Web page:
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|Food for the Spirit|
One of the fourteen photographs
|Type||Performance art, self-portrait|
|Medium||Gelatin silver print|
Food for the Spirit (1971) is a performance art piece and self-portrait series by American conceptual artist Adrian Piper, which was conducted, performed and documented in the summer of 1971 in her New York loft as she isolated herself and entered a disassociative phase influenced by her constant reading of Immanuel Kant's Critique of Pure Reason.
Piper had begun Food for the Spirit out of a temporary isolated lifestyle that she took upon in her New York loft, including doing yoga, reading, writing, and fasting. However, most integral to the piece was Immanuel Kant's metaphysical work, the Critique of Pure Reason, which she became so intensely engaged with that, by her intention, she began to disassociate and question her material existence. Around the end of this period, where she started to lose all sense of being, intentionally strictly influenced by Kant's perspective on Being and obsessed with Kantian thought, she finalized the piece by ritualistically taking photographs of herself in the mirror, undressed in various ways, as she chanted key phrases from Kant's text that made her feel existentially questioned. Food for the Spirit is an essential piece of artwork in the contribution to the development of conceptual art.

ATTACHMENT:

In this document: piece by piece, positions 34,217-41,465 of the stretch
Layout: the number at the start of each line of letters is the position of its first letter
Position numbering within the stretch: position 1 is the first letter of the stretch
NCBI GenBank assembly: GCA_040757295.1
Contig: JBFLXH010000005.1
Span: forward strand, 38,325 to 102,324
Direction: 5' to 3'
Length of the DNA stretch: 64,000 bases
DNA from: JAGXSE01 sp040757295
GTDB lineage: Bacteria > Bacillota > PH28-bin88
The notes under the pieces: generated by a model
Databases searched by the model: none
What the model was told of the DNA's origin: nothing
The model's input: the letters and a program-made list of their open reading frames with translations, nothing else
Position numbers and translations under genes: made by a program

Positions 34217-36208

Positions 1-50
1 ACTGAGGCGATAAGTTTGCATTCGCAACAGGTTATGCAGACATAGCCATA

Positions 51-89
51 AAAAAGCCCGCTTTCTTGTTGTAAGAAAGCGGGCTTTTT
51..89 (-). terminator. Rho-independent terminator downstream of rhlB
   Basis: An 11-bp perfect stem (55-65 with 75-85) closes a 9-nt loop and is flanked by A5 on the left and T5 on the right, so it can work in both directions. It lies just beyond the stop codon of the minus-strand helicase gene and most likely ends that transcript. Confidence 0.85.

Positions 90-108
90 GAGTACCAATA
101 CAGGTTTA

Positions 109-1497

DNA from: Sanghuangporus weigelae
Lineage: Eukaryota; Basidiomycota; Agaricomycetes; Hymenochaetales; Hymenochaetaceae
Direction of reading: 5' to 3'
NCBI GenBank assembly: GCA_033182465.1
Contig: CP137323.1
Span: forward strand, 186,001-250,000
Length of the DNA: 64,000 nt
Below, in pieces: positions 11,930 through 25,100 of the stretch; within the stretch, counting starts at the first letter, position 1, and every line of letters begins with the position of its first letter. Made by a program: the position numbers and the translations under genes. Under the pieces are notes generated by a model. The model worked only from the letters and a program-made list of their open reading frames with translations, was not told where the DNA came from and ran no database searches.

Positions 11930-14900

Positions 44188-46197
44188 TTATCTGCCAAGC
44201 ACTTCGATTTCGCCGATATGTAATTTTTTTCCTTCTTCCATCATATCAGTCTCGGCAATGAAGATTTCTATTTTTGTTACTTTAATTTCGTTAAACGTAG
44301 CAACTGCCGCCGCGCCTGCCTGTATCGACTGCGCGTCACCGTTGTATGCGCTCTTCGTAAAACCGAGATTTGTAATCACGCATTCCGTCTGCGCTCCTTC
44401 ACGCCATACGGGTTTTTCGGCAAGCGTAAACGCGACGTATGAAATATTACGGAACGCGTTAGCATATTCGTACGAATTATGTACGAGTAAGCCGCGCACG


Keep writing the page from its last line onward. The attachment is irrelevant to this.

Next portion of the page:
"I rigged up a camera and tape recorder next to [a] mirror, so that every time the fear of losing myself overtook me and drove me to the 'reality check' of the mirror, I was able to both record my physical appearance objectively and also record myself on tape repeating the passage in Critique that was currently driving me to self-transcendence."